That’s why I can’t stay silent about the injustices happening to me and my fellow humans. What follows is Don Hamel’s piece; here’s what he has to say about it: Continue reading

Tagged , , , ,

Man Camps and Sacrifice Zones

There  is no limit to industry’s reach. The corporation – who some want to be regarded as “people”- has no moral guidance, no mission of ethics, no feelings. Corporatists often throw up their hands and say, “What can we do? We are legally beholden to the shareholders to make as much money as possible” the part about disregard for quality of life for anyone but upper management goes unspoken but is understood.” As Chris Hedges says, “These corporations know only one word, and that’s more”.

Oil industry Man Camps Offer No Stress Living – this article offers a local paper’s view on the fracking boom. Reducing options, free time, and family time relates to being stress free in a similar way that a prison cell mate relates to feeling secure.

Another description of the man camp in assumably favorable terms -you will find the link on their own company’s website here.

The camps are basically a series of mobile homes linked together, only each doublewide is flanked with double occupancy bedrooms. Dining is group, there are group exercise rooms,  Here is one excerpt from the Billings Gazette:

Crew camp compounds are typically are made up of small, bedroom-sized units that are interconnected. The facilities usually are leased by companies in the oil industry, and can be deconstructed in days.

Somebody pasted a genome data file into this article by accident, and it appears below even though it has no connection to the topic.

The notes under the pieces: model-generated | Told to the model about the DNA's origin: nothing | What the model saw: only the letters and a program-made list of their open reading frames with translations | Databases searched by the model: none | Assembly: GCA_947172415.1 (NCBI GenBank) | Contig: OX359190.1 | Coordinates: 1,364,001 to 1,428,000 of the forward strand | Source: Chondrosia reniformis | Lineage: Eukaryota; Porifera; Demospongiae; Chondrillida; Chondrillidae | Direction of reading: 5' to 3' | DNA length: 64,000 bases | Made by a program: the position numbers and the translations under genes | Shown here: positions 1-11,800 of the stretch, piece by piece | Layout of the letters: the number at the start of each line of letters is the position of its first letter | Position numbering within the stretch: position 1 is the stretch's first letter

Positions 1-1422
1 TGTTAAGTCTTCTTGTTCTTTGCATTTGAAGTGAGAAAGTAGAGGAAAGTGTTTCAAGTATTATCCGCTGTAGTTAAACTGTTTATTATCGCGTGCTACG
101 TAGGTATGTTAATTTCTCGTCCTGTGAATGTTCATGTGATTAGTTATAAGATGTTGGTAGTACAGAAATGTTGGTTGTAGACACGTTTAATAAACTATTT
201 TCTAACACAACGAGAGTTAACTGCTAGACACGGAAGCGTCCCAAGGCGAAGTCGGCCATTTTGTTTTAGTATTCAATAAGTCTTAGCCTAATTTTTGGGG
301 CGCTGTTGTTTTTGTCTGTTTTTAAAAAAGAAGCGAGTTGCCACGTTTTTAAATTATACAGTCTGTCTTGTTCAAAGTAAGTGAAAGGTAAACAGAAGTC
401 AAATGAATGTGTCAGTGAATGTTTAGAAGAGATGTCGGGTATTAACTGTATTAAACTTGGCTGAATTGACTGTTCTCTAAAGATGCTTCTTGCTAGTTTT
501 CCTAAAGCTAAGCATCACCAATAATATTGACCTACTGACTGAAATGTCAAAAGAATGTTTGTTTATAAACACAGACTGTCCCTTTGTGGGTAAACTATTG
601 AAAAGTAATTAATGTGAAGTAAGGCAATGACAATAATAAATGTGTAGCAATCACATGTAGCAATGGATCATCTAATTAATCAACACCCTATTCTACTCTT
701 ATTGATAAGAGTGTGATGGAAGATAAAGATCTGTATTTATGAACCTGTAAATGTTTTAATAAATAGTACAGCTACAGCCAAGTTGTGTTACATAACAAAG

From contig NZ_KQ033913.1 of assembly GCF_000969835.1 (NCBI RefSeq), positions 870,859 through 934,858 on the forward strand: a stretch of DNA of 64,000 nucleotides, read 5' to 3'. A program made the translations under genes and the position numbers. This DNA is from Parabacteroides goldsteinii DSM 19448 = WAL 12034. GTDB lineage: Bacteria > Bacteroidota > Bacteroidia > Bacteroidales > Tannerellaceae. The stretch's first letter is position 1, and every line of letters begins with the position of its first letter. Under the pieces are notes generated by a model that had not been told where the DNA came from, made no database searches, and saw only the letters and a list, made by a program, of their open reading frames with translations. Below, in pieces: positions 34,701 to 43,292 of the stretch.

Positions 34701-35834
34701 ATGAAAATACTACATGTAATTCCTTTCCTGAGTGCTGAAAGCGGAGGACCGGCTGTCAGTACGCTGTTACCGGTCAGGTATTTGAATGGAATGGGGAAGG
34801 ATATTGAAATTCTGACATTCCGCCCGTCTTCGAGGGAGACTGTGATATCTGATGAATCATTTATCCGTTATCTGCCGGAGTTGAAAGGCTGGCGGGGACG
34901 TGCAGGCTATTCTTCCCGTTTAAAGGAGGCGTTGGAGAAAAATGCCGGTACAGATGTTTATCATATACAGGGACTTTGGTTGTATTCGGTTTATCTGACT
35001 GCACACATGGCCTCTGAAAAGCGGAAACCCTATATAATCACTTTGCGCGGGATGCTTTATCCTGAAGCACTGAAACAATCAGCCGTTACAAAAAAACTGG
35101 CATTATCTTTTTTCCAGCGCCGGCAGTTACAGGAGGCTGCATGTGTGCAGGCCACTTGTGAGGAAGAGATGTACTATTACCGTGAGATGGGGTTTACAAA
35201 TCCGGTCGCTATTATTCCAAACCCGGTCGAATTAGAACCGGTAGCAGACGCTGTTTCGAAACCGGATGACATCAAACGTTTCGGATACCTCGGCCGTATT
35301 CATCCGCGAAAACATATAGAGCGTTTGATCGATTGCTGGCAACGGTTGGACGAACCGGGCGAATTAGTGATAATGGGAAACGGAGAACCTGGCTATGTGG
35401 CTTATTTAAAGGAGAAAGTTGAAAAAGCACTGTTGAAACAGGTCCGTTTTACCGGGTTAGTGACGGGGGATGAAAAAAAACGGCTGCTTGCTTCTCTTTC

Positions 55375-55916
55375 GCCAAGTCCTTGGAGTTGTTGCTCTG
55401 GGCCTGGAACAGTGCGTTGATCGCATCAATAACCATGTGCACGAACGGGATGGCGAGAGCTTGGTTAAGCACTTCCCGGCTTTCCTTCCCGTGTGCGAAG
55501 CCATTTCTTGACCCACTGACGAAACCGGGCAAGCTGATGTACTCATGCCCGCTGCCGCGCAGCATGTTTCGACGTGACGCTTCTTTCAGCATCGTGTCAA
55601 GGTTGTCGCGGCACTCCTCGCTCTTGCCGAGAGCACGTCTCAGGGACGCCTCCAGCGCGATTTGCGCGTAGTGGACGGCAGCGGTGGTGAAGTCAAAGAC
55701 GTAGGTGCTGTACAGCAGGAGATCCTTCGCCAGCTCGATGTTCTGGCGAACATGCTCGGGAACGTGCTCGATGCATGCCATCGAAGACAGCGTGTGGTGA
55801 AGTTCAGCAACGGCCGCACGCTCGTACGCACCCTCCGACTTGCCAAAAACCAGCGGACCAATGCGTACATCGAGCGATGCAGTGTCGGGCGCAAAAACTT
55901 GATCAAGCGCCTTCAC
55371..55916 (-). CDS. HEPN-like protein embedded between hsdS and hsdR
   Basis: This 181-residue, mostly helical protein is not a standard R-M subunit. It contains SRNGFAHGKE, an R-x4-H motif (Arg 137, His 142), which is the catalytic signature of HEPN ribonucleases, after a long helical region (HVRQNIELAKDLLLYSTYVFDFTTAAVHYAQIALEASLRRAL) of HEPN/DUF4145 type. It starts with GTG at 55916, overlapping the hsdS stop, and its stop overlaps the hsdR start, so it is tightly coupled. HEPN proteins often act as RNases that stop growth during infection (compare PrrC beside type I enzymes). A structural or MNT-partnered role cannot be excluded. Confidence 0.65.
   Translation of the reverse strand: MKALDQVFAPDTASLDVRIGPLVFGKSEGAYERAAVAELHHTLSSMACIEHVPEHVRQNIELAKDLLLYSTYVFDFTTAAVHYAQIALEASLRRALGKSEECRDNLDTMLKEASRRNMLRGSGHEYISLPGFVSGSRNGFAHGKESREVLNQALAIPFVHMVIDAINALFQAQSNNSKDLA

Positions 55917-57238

“When the bust comes, and it will, these facilities will be farming fields again,” Lash said. “We’re not sticking around, and will move them to the next great opportunity.”

Most counties in western North Dakota are ill-equipped to handle the swarms of workers, many of whom have been forced to live in campers, cars and tents.

“We’re running out of water, out of sewer, out of electricity, and until those get taken care of, how do you add more man camps to the mix?” said Dan Kalil, a commissioner in Williams County, the hub of the oil bonanza.

In Dickinson, in the southwest corner of the oil patch, the planning and zoning commission on Wednesday approved what would be the state’s largest man camp, a 3,000-unit facility in an industrial area near the wastewater treatment plant.

It makes no sense. The workers can’t afford to live there, so they fly home every two weeks to see their family. If an industry can’t allow a human being to live a decent life with their family (not next to a wastewater treatment facility), they should have to offset the environmental costs to the rest of us for their wreckless encouragement of such a high carbon impact lifestyle. Government subsidies to these fossil fuel companies should cease immediately – fracking included.